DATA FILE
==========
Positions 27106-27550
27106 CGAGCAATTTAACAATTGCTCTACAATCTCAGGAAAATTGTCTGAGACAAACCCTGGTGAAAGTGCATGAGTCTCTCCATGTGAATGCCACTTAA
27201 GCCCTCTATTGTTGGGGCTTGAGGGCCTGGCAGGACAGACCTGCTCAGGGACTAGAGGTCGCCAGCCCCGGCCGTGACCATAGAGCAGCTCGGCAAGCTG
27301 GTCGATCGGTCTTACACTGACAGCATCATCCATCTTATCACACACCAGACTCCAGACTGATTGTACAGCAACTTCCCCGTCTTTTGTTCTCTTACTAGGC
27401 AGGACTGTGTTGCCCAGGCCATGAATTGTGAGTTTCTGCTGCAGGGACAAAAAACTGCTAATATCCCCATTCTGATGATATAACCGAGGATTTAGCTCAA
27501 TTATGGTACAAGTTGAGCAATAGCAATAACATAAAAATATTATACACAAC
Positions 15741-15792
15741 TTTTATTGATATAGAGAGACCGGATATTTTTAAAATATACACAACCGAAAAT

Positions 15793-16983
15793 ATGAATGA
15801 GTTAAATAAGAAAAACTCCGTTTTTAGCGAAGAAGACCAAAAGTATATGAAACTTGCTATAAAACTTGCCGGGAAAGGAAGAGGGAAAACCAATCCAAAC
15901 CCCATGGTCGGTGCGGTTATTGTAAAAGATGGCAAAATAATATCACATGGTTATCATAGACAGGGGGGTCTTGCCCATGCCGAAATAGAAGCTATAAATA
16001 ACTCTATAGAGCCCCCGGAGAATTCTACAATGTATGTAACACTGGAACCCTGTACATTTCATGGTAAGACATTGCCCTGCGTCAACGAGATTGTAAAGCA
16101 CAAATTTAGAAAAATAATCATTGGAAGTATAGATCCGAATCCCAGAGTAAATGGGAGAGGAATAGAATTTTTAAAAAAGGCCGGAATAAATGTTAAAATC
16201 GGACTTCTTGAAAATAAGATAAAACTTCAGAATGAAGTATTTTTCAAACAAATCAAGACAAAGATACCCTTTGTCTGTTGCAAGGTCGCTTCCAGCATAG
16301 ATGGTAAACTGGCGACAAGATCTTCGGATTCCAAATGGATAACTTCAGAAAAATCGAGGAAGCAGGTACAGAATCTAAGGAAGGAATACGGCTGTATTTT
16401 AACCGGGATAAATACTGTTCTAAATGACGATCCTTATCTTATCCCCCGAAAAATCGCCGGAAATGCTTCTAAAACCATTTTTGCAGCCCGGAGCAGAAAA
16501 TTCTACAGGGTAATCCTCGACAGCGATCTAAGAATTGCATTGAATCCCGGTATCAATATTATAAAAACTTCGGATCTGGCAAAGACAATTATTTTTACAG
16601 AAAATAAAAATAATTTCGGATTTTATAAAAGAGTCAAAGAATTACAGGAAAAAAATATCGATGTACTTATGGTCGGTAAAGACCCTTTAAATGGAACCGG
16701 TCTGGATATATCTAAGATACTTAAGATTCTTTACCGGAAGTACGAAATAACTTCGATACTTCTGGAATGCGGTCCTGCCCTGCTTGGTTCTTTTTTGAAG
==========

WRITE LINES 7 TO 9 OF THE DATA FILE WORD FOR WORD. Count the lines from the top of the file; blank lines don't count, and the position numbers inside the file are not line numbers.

Positions 15741-15792
15741 TTTTATTGATATAGAGAGACCGGATATTTTTAAAATATACACAACCGAAAAT

Positions 15793-16983